You’re not too busy: Incorporate learning into every meeting

No one knows everything but everyone knows something.

No one knows everything but everyone knows something.

My biggest pet peeve in the workplace is probably when people use the excuse of “I’m too busy” or “I don’t have time.” If you’re a leader, formally or informally, or if you’re looking to grow your career, this is a horrible excuse to use. In fact, you should just erase these phrases from your vocabulary.

One of the most disheartening times I hear this excuse used is when I ask leaders to help their employees learn new things and develop their skills. When they tell me that they’re just too busy to spend time developing their staff, I just don’t buy it. It just takes some creativity. Incorporate learning into things you’re already doing, such as meetings. Meetings are great places to incorporate learning opportunities because it’s also a way to get people excited to attend something they often dread. Here are five ways to do just that.

Storytelling
Start meetings off with storytelling. This part of the meeting can even start early if there are enough people who show up early (you know, that awkward time at the beginning of meetings when you’re waiting for everyone else and fill the time with useless small talk). That way, they are not bored and the people who arrive on time or a little late won’t miss out on the agenda but may be encouraged to arrive on time for the next meeting to hear the great stories. Allow people to share lessons learned since the last meeting, funny work stories that happened or accomplishments. Storytelling is a way for peers to learn from each other. It’s an easy way to gain new knowledge and encourage team building.

Ask Questions
Ask a lot of questions if you’re facilitating a meeting. No one likes a lecturer or a know it all who just talks at them for an hour. Asking questions encourages discussion and participation. Asking questions also reminds your peers that it’s okay for them to ask questions. No one knows everything but everyone knows something. Again, allow people to learn from each other in meetings. Provide a safe, open and educational environment.

Tips of the Moment
Incorporate a tip or lesson during the meeting. Especially during long meetings, it’s nice to take a break. Use breaks to offer up quick tech or efficiency tips. One of the most popular tips that I offer during meetings are keyboard shortcuts. It’s short and sweet, yet teaches people something they may not have known before that can help them do their jobs better. Because it’s short and quick, people will likely remember it and can go back to their desks and practice the tip.

Turn Technology into Your Friend
It’s a common complaint that people are constantly playing games on their phones or checking email on their laptops during meetings. Why not turn this common distraction into a popular attraction by using technology to make meetings more fun and productive? Be prepared to bring a prize to every meeting and if a question or problem comes up during the meeting, the prize goes to the person who can research it the fastest and get an answer. This keeps them focused on the task at hand and engaged in the topics while still being able to multitask (just with your game instead of a game on their phone). This also encourages learning if people are researching something that could not be answered by anyone in the room.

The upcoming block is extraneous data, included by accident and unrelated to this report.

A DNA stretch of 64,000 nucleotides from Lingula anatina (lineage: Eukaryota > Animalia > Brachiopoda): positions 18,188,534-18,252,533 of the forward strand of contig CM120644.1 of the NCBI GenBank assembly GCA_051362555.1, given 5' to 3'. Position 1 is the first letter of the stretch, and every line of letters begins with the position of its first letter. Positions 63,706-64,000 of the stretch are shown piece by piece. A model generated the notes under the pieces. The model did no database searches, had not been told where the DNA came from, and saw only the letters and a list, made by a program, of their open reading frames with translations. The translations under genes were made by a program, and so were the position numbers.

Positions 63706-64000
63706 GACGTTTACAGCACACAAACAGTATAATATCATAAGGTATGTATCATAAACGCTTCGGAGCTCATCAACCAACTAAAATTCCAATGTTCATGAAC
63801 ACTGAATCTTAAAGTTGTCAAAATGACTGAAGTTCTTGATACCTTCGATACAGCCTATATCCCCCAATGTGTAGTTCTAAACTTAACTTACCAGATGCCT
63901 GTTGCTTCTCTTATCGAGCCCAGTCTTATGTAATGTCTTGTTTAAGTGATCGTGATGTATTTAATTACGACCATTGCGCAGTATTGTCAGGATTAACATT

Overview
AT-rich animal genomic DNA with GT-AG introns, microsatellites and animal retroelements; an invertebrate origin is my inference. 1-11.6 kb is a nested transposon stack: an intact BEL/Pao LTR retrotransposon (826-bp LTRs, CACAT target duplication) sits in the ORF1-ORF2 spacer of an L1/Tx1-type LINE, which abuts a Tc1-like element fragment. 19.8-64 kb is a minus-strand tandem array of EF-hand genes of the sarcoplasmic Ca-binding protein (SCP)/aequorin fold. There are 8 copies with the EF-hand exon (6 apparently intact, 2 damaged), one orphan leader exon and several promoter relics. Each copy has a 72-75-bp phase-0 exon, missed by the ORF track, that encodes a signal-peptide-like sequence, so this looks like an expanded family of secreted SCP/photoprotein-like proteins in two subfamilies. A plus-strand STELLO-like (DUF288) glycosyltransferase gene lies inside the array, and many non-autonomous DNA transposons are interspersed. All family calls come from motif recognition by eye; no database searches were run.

Plan Follow-Up Training Sessions
I’ve noticed that people often speed through important topics and assume that everyone in the room is now properly informed. Sometimes, they’ll answer a few questions. Other times, they’ll assume that if you have no questions, you understand it completely. These are horrible assumptions to make.

Plan additional time to help people understand complicated topics that came out of a meeting. Hold follow-up training sessions on topics that people don’t seem to understand fully. Give them time to think after the meeting and come back with a fresh set of eyes. Then, help provide a more in-depth training session on the topic. These sessions don’t always have to be mandatory. They can just be optional for those who want more help.

Developing employees doesn’t have to be a burden on leaders. While it’s true that things are usually easier said than done, it’s also true that people often make things harder than they need to be. Don’t let training and developing employees become one of these things. Incorporate learning into every meeting to make staff development a productive and efficient process.

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15 thoughts on “You’re not too busy: Incorporate learning into every meeting

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  15. The meaningful and learning meetings are being referred to and it is really great learning from each other and what is said that it influences people to prepare for meeting and come for learning in a better environment rather than listening a monologue.

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